Last year I was and was not a great example of leadership in my role. I succeeded and failed many times.
The most significant support throughout 2022 was our company, team, and people. Simple and complex, such as they are. So when we were summarising the outcomes of 2022 with our Ukrainian HR team, and I asked my colleagues, what would be their main summaries, they said,
"We survived." We laughed. But we knew it was true. And how could we have done this without the resilience skill set and support we gave each other in the company? I can't imagine.
So, resilience is the process and outcome of successfully adapting to complex or challenging life experiences, according to the American Psychological Association (APA) definition.
Is it a skill set one can develop? Definitely, yes. It takes time, dedication, and patience; setbacks will definitely happen, but it is worth it in the current world of rapid changes.
To be resilient does not mean to skip stress or to skip your feelings. On the contrary, it's being able to work and live through emotional pain.
We've been passing through different grievance stages recently and paid quite a lot of attention to where we've been, what was happening, and how we've been dealing with everything. These talks have helped us a lot; they mean the world because we don't skip the pain, and we don't lie to ourselves and each other. It's the thing that makes us stronger in some way.
The world can already see a significant change in how people think and treat themselves. More and more people at work use psychological assistance packages, which means they take care of themselves. We can see on our company's level how often people have started using it.
On the one hand, it's evident because the war and recession are happening right now.
On the other hand, the lack of time these days and coping and denial mechanisms could have worked, but it's not happening right now; more & more people are ready to admit they need help to deal with what they go through. I'm sure the processes were launched earlier (during the pandemic).
Remember that going honestly through emotional processes is the number one rule to create a good level of resilience. To share with people who can listen and understand you is the second one.
Looking attentively into resilience and what it consists of, we'll find three super essential parts. Initially, it consists of adaptability. But what lies underneath the adaptability?
To begin with, flexibility! Flexibility creates room for adaptability, change, thinking, and acting differently (new neuron networks). Flexibility opens doors to magic tolerance towards yourself and, consequently, to others, to studying yourself and others, and finally, to make choices based on your values.
Last year, we noticed how necessary flexibility was for our company. We work with many different cultures, and if not for flexibility, we wouldn't be able to make decisions and act exceptionally quickly in the circumstances that required brand-new neuron networks: to create a BCP plan, lists of all people (with their addresses, families, pets, cars and who will be able to help others), prepare possible evacuations (will that even be possible? who knows not having that experience?), think upfront about what regions and roads will be safe/not safe, where to gather and put everyone, will there be a mobile and internet connection and many other things, including the change of business strategies directly on the spot.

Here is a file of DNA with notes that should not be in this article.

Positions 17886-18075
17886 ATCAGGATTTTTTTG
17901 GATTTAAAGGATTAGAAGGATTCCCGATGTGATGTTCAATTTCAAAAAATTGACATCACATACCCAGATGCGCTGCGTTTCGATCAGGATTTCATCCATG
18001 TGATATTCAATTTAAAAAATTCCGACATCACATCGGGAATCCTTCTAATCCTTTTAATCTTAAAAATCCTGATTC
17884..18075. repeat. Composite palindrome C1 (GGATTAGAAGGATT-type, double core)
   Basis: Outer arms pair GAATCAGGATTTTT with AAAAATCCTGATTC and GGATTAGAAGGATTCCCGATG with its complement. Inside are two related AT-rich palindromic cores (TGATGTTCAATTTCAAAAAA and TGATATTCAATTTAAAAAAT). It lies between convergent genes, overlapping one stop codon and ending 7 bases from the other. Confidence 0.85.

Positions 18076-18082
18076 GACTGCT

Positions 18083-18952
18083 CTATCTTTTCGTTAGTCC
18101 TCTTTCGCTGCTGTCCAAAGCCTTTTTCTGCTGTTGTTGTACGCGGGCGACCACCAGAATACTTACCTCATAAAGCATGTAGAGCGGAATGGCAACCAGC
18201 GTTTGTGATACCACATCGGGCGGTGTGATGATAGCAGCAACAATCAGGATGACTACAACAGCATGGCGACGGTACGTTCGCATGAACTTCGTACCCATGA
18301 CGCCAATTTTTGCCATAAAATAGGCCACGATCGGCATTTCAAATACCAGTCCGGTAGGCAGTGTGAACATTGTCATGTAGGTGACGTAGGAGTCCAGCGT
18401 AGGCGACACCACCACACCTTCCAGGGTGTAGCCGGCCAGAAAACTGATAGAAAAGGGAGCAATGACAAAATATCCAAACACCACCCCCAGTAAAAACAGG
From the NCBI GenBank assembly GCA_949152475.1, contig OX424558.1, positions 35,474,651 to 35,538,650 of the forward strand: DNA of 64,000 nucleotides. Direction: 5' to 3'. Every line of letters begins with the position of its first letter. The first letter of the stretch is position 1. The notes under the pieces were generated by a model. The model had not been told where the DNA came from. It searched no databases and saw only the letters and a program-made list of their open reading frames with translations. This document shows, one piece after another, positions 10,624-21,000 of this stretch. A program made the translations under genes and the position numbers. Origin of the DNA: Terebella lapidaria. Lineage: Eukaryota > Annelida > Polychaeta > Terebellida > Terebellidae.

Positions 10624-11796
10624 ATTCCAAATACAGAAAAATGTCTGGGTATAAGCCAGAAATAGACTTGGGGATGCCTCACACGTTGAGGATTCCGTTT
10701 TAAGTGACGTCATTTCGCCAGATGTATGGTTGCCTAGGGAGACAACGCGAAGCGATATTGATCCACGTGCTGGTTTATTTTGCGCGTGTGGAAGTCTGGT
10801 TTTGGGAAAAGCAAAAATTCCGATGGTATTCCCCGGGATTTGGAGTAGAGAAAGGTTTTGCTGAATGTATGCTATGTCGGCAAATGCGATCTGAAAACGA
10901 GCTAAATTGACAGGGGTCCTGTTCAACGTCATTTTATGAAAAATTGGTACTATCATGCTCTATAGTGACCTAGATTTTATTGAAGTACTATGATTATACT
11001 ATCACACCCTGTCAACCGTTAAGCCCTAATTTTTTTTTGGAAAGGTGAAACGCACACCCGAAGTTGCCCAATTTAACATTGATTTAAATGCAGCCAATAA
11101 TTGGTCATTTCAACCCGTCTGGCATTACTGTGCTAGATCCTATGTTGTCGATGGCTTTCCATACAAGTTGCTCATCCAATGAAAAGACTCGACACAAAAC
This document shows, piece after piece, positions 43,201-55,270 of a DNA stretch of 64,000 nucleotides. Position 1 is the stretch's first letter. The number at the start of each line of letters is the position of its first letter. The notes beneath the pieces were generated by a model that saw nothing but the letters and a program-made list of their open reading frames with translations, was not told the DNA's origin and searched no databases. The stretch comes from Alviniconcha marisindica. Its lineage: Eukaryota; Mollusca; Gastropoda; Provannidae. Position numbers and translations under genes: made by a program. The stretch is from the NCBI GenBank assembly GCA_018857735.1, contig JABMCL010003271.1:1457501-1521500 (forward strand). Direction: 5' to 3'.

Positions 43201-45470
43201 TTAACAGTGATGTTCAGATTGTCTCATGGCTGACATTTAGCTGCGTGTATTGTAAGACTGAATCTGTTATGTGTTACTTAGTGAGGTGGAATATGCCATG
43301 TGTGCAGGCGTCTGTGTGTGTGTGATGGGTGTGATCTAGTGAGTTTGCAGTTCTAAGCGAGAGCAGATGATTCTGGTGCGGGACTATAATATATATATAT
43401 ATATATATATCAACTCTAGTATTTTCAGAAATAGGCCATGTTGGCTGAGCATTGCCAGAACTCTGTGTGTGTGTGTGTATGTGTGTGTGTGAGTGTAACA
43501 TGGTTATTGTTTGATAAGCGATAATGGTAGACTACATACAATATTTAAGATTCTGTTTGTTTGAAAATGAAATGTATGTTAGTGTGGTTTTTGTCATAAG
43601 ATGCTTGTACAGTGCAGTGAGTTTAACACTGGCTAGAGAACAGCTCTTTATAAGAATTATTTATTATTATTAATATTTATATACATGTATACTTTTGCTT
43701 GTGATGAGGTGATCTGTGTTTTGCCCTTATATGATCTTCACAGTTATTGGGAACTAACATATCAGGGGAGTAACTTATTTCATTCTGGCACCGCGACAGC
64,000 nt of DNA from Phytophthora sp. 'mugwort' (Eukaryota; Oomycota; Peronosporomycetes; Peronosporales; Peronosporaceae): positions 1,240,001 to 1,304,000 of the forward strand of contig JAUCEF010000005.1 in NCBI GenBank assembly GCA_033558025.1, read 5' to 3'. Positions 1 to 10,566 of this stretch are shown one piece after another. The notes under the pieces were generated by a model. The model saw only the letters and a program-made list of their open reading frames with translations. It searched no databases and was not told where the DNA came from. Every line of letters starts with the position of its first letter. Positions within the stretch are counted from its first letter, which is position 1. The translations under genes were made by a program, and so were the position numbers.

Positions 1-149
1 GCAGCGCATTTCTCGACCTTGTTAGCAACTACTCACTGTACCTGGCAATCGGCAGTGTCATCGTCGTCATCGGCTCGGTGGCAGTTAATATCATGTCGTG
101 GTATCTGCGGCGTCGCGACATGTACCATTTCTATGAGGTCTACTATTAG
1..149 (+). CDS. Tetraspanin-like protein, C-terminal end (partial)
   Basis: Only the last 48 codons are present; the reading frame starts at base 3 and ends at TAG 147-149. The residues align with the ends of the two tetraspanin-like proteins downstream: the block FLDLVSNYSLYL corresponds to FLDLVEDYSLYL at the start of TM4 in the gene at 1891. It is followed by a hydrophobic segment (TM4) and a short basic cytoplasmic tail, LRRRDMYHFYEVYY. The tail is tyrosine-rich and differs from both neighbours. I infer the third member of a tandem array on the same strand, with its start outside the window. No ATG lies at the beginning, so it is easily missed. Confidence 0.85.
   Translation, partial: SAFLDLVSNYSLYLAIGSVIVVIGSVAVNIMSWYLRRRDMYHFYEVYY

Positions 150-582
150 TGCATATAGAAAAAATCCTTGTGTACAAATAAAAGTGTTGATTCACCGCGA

There are a few ways of developing flexibility and I'm sure you know a lot of them. Here are a few points:
Change your daily routine: sit at a different desk or walk a different way to your office
Look for new experiences: learn a new skill, new language, new culture
Put yourself in the boots of others: will expand the way you see this world
Are we resilient or are we comedians?
The second part, for me, is one's beliefs & past experiences. They shape the way you'll go through a crisis. Is there sth bigger in what you believe? How does it help (or not) you? How the whole situation allows you to develop? What are your beliefs?
This one is possible only when the most challenging level of stress passes and one has time and the level of energy to reflect. And on the company level, we can say that we have such and such experience. We know we're great in super-hard, critical situations, and we know which character traits have helped us deal with our 'problems' and who is strong at what, and we can use all this in the future, applying it to business and life.
Undoubtedly, a positive attitude will be one of the most important and last ones mentioned here. Formed by beliefs, experience, and education, it's a thing that helps us to deal with stress and crisis. It helps to see opportunities and make jokes in sometimes extreme situations; it helps to level out the tension in circumstances that don't depend on us and where only our attitude can save us.
You can't imagine how often we have laughed and had fun in extremely tense situations, and we continue to do that nowadays (the war is not over, and the recession is coming up). The black humour is becoming our strength :)
To summarize, resilience can be developed by first looking at what it consists of. Think of what it means for you, and you might come up with your thoughts and ideas for what it looks like based on your experiences.
Head of HR at GT